We absolutely must commend Grant Lynch and his staff at Talladega Superspeedway for being the first to step up with the most. When Kyle Busch’s accident at Daytona left him in casts on both legs and unable to race until who knows when, Talladega knew it would receive close scrutiny because of its likeness in size, speed and configuration to Daytona International Speedway. Both are owned by International Speedway Corporation (France family) and together they are the only tracks on the circuit where restrictor plates are required for a race. There have been at least three updates from Talladega since the day of Kyle’s crash, and while others are dragging their feet and disclaiming any need for SAFER barriers (You know who you are), here is a capsule of what we’ll see in Talladega this coming weekend.
Talladega Superspeedway will add an energy-absorbing barrier to three areas of its inside wall prior to its May 1-3 NASCAR race weekend. The high-banked track, configured much like Daytona International Speedway, will add SAFER barriers on its inside wall at the entrances to pit road, Turn 1 and Turn 3, track chairman Grant Lynch said Thursday in a statement. "We are committed to making Talladega Superspeedway a safe environment for drivers as well as our fans," he said. (Taken from Jayski.com March 30, 2015)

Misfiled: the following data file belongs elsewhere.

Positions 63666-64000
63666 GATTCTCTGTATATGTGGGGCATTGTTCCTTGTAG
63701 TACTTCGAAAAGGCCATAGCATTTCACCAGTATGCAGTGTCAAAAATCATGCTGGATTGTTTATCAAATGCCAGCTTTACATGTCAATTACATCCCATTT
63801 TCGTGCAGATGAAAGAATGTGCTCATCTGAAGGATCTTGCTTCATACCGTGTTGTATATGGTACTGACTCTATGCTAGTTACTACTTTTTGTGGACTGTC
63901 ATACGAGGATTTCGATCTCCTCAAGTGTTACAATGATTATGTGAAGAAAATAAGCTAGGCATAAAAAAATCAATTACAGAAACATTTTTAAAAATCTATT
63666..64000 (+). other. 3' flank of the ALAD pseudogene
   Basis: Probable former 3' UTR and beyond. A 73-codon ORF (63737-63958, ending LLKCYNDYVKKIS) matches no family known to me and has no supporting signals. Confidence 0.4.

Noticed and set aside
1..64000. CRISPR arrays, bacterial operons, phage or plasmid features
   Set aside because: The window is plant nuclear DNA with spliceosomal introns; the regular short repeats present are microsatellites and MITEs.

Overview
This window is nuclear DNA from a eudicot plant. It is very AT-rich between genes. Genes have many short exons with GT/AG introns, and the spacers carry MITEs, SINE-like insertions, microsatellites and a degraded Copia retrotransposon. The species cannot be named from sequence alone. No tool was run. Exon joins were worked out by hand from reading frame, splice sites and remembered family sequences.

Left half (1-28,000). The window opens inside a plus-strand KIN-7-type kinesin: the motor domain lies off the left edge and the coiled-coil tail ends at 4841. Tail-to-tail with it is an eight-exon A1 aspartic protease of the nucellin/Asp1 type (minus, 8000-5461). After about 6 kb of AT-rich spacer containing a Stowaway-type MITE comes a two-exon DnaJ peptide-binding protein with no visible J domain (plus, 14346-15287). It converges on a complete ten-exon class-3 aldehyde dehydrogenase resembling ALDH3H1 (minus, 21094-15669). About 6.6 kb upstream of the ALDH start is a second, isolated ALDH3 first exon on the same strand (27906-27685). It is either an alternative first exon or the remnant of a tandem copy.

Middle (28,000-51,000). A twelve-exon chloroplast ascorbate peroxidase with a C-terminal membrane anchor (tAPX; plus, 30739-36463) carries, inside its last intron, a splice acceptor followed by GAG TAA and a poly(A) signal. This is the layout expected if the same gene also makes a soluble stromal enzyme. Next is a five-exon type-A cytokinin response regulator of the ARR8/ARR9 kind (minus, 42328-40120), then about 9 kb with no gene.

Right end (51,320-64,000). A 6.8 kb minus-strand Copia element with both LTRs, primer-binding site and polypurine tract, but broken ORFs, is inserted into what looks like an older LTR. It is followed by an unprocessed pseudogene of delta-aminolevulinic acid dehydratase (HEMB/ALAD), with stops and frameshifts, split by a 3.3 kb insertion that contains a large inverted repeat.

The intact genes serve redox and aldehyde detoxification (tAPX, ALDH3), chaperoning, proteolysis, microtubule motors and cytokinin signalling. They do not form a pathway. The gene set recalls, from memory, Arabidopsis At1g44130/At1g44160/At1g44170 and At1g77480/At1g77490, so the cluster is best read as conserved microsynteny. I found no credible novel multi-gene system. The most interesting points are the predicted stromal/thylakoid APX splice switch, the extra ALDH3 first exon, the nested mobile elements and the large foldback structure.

That’s a great start Mr. Lynch. Please, keep up the good work and keep adding SAFER barriers until the job is complete. A special thanks for not relying on wired tires and trying to convince the fans and media that they are “just as good” as SAFER. They are not… not by a country mile, and our drivers deserve better! Thank you for giving it to them.
Gentle readers, there have been questions as to the dating of our maps. I wish I could answer them, but in truth, the maps are only borrowed from Google, and by golly, it’s not too hard to understand that they just can’t take pictures of the entire planet on a daily basis. After all, they have all those billions of questions to answer that y’all keep asking, and they have to keep my Chrome browser limping along, which has become a full-time job for both them and me. As the saying goes,” It is what it is.” If anyone can add anything to any of these discussions, please feel free to jump right in. That’s what our comment section is for… your comments. That doesn’t mean jump in, call me stupid and jump back out again. I’m doing the very best I can, and a whole lot more than a whole lot of others.